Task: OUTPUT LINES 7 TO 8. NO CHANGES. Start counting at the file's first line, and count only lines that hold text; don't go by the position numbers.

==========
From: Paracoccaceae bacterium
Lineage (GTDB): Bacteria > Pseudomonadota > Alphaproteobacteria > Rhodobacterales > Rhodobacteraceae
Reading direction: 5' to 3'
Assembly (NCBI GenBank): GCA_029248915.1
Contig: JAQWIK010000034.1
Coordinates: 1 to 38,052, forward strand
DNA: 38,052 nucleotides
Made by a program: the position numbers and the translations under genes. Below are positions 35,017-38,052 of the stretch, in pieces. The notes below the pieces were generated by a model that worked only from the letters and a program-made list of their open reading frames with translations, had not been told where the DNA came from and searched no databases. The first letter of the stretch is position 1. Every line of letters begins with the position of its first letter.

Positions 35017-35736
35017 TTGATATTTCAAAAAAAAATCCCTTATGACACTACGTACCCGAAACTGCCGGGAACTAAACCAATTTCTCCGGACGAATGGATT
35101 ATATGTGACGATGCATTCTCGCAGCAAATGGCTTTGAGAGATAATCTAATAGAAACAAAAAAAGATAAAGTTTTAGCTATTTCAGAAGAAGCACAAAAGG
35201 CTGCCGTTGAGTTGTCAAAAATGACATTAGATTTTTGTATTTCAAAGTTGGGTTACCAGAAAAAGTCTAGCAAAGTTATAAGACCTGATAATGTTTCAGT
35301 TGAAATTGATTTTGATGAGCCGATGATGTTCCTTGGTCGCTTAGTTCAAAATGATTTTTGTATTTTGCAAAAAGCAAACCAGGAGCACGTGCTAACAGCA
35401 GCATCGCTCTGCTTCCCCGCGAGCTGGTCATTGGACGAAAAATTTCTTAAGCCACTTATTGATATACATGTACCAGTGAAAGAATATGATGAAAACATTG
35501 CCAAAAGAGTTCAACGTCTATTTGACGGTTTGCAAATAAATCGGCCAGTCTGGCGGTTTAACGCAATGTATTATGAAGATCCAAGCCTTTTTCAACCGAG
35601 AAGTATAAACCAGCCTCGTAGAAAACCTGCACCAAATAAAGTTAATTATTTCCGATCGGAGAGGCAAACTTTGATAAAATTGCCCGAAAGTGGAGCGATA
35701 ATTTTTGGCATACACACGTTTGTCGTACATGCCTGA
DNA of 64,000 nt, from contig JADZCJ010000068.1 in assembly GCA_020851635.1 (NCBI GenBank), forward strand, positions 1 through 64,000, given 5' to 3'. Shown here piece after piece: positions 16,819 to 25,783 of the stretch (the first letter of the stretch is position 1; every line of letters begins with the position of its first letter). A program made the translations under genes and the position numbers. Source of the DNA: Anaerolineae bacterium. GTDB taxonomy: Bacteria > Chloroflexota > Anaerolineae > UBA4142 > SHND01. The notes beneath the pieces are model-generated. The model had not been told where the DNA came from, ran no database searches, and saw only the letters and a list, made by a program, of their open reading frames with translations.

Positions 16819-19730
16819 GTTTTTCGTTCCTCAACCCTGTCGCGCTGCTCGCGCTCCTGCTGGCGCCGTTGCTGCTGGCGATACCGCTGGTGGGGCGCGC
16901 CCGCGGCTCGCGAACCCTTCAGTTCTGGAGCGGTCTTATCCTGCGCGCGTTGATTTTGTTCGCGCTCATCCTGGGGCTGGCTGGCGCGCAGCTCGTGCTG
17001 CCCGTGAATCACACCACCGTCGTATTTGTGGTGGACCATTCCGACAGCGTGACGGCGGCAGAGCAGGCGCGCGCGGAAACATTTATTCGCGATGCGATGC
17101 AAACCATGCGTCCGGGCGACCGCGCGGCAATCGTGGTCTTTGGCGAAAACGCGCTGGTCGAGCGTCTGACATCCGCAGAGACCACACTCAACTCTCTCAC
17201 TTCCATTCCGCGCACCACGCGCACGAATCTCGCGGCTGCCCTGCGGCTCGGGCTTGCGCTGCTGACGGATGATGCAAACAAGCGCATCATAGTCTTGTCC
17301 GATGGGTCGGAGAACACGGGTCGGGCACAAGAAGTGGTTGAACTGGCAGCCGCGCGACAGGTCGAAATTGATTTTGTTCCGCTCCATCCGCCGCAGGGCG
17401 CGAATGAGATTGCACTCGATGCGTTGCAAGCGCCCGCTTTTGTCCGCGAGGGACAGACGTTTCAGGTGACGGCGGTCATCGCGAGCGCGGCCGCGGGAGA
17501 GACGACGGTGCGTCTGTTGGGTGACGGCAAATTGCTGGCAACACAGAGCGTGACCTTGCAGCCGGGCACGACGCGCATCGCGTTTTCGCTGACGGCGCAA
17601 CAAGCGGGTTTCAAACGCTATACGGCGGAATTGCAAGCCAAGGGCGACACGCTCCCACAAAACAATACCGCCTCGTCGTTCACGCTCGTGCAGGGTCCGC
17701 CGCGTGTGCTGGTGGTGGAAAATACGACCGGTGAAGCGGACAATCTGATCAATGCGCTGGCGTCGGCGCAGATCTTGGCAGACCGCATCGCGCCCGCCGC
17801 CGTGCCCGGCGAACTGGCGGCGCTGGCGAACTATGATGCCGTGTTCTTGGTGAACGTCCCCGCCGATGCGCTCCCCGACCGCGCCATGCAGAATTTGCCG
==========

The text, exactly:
DNA: 38,052 nucleotides
Made by a program: the position numbers and the translations under genes. Below are positions 35,017-38,052 of the stretch, in pieces. The notes below the pieces were generated by a model that worked only from the letters and a program-made list of their open reading frames with translations, had not been told where the DNA came from and searched no databases. The first letter of the stretch is position 1. Every line of letters begins with the position of its first letter.